Aside from that, things mostly comes down to one’s own luck also, many believe luck has nothing to do with it… it’s hard work that pays but this only applies when everyone plays fair, I know the world doesn’t.

Anyway, for your question, you can try to learn new courses, get as many degrees as possible, also gain working experience… It matters a lot when applying for a high post jobs..
Don’t be discouraged by how society treats you.. and keep trying..

Good Luck

flutherother's avatar

Call me cynical, but we live in a world where aggressive psychopathic behaviour is what succeeds in life, whether it be in business or politics or almost anything else. Look at Elizabeth Holmes for example. She failed to complete her university course but went on to create a $9 billion company based on nothing but a forceful personality and an unwavering self-belief. There are endless other examples many of them genuine successes as well as many who have ended up in jail.

RedDeerGuy1's avatar

@michaelglee You are doing fine. We are competing against 7 billion other humans. Don’t give up. You could start your own YouTube video and help others in your field for free, (to start). Or do something creative. Assistant manager at Dollar Tree is a great accomplishment for a 20/30 year old.

If you watch the show Teen Mom, you would see how well off you are when compared to the possibility that you dodged. Having a pregnant wife while, you playing video games instead of looking for work, to look after the baby.

You are doing well, compared to the average. Congratulations @michaelglee, and keep up the good work.

janbb's avatar

I would suggest you go for some career counseling and see if you can get extra training or be directed to a field where your degree would be an asset. Many community colleges have free career counseling services. Don’t label yourself a failure, but don’t think you are a victim or entitled to a good life. You may have to work to figure this out.

kritiper's avatar

Your expectations were set to high, either by you or your parents. Fate is fate. There is no reason behind it.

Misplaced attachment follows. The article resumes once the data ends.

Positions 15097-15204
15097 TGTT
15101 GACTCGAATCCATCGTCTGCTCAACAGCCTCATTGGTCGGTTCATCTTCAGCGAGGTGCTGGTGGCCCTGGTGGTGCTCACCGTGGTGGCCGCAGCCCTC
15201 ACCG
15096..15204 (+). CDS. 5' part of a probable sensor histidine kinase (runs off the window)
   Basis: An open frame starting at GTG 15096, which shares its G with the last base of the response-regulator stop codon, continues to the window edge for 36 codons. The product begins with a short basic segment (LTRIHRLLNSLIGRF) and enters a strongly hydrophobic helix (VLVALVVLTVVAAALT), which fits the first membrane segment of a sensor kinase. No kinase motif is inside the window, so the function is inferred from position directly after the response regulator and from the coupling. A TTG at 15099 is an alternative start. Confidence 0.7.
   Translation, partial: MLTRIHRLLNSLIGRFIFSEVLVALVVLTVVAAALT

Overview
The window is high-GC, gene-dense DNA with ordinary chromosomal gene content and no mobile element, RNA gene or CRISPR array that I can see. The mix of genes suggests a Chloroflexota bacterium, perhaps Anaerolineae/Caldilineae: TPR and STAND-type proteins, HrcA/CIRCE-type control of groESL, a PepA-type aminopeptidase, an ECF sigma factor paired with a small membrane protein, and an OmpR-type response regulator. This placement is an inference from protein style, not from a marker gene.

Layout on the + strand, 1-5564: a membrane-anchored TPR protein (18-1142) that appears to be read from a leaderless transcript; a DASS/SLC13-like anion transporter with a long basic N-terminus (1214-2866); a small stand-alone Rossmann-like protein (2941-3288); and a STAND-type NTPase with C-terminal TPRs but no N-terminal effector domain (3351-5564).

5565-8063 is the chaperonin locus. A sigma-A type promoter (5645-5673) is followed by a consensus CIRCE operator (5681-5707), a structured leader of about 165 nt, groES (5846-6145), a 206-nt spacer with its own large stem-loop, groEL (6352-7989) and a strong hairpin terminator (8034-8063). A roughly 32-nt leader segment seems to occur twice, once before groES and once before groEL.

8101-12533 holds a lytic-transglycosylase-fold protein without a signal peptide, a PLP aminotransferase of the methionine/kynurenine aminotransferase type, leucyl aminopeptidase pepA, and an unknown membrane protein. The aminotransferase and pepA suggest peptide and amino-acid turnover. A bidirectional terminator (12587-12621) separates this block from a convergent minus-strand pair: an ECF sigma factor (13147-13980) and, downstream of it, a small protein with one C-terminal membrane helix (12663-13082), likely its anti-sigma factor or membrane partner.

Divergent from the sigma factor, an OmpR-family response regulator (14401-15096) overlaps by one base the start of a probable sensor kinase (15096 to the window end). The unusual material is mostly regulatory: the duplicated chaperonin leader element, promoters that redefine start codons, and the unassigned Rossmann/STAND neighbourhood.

Blackwater_Park's avatar

School lied to you about the real world. The smartest person I know makes sandwiches in a deli. He picked a degree in some social science. In the end he could not fully understand that success is not automatic, that you won’t be paid just to be smart and have good grades or a good demeanor. Society will not pick you to be useful somewhere. You have to figure out a balance between what your talents are, what you like to do and what society values and rewards. There is not a lot of need for sociologists. It’s probably not a career option. But, it’s value is in adjacency. If you supplement it with some other trade you can find that success. I know another very smart person with a degree in philosophy. He is an electrician making six figures. The soft skills he learned and the rigor of his education is easy to spot and has served him well in a trade. Most important is just don’t just give up and settle for Dollar Tree. You’re no failure, you’re just not successfull in your mind yet.

Inspired_2write's avatar

You didn’t fail in your life because you are JUST beginning your life.
Later in you senior years is when you grade your experiences to determine your feelings of insecurity were founded or not.
Here is a list of Careers for Sociologists ..check them out and apply even at the entry level.

Patty_Melt's avatar

A lot of high achievers think of life after school is the treat they get for doing good as a child.

I dropped out of college, and joined the military. There I learned a few important things about life. One is, each school, training course, hobby adds something to your value, but not one is a final step. No matter how much you prove yourself in one arena, you have to bring it full force to each stage of life, or employment.
Getting frustrated, and losing momentum is a future killer.

jca2's avatar

About 30 years ago, a friend got a Bachelors in Sociology and he ended up working full time (although seasonal) at the County golf course. I’m not sure what he did there, groundskeeping maybe? Again, that’s a civil service job (which I discussed above) but a totally different job than the degree was for.

Response moderated (Spam)
Response moderated

Answer this question




to answer.

Mobile | Desktop

Send Feedback